DigID – Doing Digital Identities is a five-year research project funded by the European Research Council. The project is concerned with the ongoing shift towards digital identification devices by government authorities around the world.

This shift constitutes the most significant change in statist identification practices since the consolidation of the international passport regime in the 19th century. Digital ID devices like electronic eID cards providing remote access to government services, biometric databases, and blockchain-secured digital identity wallets are increasingly complementing, or even replacing, paper-based means of identification like passports or birth certificates.

The DigID project uses this unique moment of change to assess how the move towards digital ID devices affects the practical meaning and lived experience of citizenship—understood as a legal status, a form of membership in a political community, and a set of bottom-up practices for enacting social and political rights.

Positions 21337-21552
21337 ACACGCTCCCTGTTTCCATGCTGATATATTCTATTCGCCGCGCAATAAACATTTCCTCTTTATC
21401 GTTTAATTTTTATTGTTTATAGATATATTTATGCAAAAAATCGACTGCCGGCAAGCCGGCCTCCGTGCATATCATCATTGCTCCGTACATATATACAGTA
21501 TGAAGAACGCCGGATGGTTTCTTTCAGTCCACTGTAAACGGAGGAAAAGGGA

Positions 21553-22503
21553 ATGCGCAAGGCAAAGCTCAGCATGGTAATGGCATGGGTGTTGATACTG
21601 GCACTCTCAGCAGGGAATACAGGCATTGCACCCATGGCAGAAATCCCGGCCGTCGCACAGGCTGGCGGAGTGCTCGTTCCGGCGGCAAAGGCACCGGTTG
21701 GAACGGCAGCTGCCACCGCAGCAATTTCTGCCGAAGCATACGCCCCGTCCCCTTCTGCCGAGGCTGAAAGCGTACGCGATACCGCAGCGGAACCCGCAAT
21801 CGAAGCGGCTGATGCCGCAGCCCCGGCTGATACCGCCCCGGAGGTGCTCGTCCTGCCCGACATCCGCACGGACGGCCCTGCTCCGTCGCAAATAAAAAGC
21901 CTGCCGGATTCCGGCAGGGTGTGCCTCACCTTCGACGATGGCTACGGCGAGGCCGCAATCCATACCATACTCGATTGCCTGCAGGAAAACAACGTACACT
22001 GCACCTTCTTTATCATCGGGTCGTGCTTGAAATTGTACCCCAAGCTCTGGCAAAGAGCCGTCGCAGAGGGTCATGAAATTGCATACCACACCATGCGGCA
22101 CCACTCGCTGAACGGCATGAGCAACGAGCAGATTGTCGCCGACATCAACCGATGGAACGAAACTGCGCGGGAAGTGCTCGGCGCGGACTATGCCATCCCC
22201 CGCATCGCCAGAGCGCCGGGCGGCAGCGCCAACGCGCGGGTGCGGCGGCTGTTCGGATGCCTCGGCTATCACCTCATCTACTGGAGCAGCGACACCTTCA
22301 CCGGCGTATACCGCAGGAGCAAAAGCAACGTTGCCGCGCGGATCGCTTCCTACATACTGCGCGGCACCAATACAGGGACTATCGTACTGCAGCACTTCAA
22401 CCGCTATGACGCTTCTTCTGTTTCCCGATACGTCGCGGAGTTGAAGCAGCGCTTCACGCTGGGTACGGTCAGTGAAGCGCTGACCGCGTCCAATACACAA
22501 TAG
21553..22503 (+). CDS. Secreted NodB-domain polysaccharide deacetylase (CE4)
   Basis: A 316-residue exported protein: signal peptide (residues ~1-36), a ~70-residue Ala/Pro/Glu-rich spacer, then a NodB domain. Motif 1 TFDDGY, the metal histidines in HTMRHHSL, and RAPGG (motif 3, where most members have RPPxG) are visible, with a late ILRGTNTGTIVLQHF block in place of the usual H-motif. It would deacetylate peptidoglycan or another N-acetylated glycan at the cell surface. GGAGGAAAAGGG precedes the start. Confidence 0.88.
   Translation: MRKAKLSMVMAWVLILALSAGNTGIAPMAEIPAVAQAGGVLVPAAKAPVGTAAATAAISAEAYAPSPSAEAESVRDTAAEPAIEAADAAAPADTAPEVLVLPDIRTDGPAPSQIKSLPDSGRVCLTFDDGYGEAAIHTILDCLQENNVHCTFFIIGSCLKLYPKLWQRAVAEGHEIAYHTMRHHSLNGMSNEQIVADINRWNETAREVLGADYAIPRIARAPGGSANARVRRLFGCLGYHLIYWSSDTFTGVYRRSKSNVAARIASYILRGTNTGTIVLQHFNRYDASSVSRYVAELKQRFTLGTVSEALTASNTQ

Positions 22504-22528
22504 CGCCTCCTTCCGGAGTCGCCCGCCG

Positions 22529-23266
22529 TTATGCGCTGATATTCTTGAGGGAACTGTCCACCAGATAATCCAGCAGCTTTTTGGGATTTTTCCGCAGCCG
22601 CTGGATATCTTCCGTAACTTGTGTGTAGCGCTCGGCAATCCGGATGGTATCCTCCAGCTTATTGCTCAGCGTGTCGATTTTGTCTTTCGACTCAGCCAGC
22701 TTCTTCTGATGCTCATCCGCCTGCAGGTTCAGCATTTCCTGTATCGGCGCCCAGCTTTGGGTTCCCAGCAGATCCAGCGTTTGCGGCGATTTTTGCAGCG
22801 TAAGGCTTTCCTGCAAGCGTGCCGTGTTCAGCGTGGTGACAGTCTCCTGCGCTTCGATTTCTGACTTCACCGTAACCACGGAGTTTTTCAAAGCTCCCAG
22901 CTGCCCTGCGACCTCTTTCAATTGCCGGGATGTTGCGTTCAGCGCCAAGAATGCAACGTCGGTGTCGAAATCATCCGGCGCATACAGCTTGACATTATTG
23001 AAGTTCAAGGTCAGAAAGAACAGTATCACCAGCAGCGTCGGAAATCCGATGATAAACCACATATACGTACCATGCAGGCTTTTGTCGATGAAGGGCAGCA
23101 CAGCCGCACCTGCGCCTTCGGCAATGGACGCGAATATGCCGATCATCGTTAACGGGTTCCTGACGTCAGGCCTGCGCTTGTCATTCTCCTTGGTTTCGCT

To this end, a team of five researchers engages with two interrelated research questions: First, how does the digitization of identification practices reconfigure the transactions and relations between citizens and state authorities? Second, how does the move towards digital ID devices reshape the material dimension of citizenship?

The material dimension of citizenship refers to the technologies and infrastructures that are needed to enact citizenship as a political subjectivity, a form of belonging to a political community and a formal relation to the state.

The project will engage with these questions in relation to three moments of identification that are central for the practical meaning and lived experience of citizenship:

  1. Birth registration (the moment when human beings are translated into citizens of a particular nation-state);
  2. Border controls (understood as sites where citizens are granted access to the state’s territory and distinctions between citizens and non-citizens are drawn); and
  3. mundane Citizen-state transactions to enact social and political rights in the context of education, healthcare, voting and welfare (traditionally understood as the conceptual core of citizenship).

Methodologically, the DigID project combines multi-sited ethnographies, textual analysis, and mapping to study the design, implementation, and practical use of digital ID devices in one international and five national case studies, namely: Estonia, Germany, Indonesia, Malawi and Sierra Leone.